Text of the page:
Joint Pathology Center
Veterinary Pathology Services
Wednesday Slide Conference
Conference 20
20 March, 2019

CASE I:  D12-49 (JPC 4041970). 

Signalment: 8-year-old, male, castrated Labrador retriever (Canis lupus familiaris)

History: A cutaneous mass adjacent to the prepuce was surgically removed with wide margins and submitted for histologic evaluation. Following excision, the mass recurred and continued to grow despite treatment with prednisone and vinblastine. Therapy was switched to Palladia and resulted in partial remission for one month, at which point the neoplasm began to increase in size again. Euthanasia was elected due to poor prognosis and failed response to therapy.

Gross Pathology: None available.

Laboratory results: None available

Microscopic Description:

Expanding the dermis and elevating the overlying ulcerated epidermis is a well circumscribed, unencapsulated neoplasm consisting of numerous mast cells with marked anisocytosis and anisokaryosis, karyomegaly, bizarre nuclei, no apparent granules, 1-2 irregularly round nuclei, and a mitotic index of 5-6 per high power field, with bizarre mitotic figures. These cells are admixed with high numbers of eosinophils and multifocal collagenolysis (flame figures). The margins appear complete.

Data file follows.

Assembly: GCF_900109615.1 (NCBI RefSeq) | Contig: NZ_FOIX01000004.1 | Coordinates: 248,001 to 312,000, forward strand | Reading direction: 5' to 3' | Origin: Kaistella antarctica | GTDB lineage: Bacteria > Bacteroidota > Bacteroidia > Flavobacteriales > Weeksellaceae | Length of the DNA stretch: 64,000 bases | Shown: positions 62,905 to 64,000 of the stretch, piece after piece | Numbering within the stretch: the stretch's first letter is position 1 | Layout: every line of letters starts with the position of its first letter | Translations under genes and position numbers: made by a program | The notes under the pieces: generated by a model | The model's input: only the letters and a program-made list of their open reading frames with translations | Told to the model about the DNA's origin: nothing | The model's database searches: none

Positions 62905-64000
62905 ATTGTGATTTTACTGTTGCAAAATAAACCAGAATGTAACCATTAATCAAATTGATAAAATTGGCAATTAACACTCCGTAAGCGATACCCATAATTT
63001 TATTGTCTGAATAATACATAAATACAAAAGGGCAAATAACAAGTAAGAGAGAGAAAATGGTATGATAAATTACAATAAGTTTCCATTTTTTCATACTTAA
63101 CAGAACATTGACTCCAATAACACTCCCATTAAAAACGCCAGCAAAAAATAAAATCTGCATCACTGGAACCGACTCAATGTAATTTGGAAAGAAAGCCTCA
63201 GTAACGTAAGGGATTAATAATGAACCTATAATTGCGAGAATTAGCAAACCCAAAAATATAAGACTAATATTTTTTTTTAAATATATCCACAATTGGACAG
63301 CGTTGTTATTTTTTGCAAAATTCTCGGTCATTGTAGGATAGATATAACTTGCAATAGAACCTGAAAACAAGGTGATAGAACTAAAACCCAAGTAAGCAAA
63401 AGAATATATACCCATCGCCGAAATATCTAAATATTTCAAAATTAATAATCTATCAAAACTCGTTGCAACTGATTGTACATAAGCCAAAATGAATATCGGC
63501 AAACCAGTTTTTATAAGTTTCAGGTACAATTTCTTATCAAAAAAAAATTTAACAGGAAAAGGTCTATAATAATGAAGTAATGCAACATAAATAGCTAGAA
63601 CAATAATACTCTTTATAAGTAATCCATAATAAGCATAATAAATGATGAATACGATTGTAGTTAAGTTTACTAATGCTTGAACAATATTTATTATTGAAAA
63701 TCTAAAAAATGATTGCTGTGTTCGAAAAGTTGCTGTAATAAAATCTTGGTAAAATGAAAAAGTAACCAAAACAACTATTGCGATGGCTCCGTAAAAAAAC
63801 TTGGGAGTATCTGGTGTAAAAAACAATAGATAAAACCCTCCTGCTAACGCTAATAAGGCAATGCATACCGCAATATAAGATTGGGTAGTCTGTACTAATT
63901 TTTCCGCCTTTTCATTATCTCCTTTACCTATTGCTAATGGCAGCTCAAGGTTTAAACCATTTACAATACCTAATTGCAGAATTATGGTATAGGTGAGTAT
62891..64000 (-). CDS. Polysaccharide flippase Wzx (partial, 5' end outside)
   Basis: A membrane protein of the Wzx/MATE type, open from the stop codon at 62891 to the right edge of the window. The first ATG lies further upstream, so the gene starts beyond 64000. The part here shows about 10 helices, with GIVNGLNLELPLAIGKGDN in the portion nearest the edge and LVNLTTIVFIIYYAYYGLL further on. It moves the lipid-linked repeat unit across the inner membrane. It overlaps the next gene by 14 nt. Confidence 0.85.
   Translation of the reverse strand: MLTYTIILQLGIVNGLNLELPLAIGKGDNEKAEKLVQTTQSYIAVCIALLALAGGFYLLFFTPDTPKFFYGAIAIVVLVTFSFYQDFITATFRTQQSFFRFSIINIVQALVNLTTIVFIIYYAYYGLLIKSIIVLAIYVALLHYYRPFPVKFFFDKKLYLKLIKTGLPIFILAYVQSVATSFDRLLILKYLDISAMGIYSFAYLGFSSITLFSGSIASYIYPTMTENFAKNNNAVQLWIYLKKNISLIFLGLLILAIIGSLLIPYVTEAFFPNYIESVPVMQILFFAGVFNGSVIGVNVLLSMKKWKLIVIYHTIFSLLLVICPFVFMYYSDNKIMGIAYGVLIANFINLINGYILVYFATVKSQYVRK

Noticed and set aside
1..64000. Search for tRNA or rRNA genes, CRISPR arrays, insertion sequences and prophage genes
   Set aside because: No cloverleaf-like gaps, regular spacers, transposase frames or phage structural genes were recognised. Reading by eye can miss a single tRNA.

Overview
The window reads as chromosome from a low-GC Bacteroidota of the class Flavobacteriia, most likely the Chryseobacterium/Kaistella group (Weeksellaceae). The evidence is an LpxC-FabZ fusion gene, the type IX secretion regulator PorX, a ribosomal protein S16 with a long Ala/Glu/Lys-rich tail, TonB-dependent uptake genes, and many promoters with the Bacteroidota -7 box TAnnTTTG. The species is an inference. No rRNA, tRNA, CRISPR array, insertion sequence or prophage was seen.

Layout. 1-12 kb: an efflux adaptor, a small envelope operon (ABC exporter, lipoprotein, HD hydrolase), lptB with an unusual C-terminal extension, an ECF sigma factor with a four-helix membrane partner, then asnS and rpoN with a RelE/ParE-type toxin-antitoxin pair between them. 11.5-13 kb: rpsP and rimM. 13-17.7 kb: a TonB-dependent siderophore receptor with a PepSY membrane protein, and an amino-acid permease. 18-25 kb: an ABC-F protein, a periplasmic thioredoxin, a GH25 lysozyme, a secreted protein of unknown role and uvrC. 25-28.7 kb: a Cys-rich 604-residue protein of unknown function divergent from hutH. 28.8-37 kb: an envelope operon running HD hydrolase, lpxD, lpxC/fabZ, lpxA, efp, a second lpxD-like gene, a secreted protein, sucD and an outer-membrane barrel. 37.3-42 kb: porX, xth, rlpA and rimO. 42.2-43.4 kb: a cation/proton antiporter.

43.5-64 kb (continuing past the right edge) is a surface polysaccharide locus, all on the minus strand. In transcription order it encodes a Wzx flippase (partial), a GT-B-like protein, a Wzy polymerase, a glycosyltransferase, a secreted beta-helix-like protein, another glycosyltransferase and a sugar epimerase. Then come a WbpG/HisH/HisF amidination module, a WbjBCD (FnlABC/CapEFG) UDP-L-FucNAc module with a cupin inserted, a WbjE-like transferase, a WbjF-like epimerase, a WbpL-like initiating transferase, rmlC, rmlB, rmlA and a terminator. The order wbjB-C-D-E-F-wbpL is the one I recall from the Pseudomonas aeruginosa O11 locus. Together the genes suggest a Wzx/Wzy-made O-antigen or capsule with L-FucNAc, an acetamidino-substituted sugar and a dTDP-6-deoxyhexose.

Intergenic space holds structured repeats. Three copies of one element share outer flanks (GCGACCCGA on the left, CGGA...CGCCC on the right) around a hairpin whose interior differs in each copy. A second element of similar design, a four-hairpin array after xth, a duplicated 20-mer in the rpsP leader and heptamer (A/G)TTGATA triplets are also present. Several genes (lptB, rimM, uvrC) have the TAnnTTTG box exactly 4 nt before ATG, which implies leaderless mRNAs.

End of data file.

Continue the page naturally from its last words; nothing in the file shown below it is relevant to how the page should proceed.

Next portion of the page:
Contributor’s Morphologic Diagnoses:
Haired skin: Mast cell tumor, high grade.

Contributor’s Comment:  Mast cell tumors account for 15-20% of skin tumors in dogs, and are the most frequent malignant tumor of the skin. In 2011, Kiupel et al. proposed a two-tier histologic grading system to more accurately predict the biological behavior of canine cutaneous mast cell tumors.2 This two-tier approach replaced the commonly used three-tier Patnaik system, and has since been shown to provide useful prognostic information with increased consistency of grading among veterinary pathologists.1,6.

This particular neoplasm has a very high mitotic rate with marked atypia of neoplastic cells, and serves as a prime example of a high grade neoplasm. Clinical follow-up on this patient revealed recurrence of the neoplasm at the site of excision and failure of response to treatment.

While not present in this case, it was recently reported that canine cutaneous mast cell tumors can exhibit epitheliotropism, and should be included as a differential for cutaneous round cell neoplasms with epitheliotropic behavior.4

Contributing Institution:

Tri-Service Research Laboratory

JBSA Ft. Sam Houston, TX

Diagnosis:   Haired skin: Mast cell tumor, high grade.

JPC Comment:   In 2011, a 28-pathologist, 16-institution study on histologic grading of cutaneous mast cell tumors was published which has significantly increased concordance between pathologists in the grading and prognosis of canine mast cell tumors.2 This system is currently in use at the Joint Pathology Center and in most diagnostic laboratories.  The study replaced previous 3-tier studies by Bostock (1973) and Patnaik (1984), both 3-tier studies in which interobserver variation resulted in an skewing of grading toward intermediate (grade 2) grades.2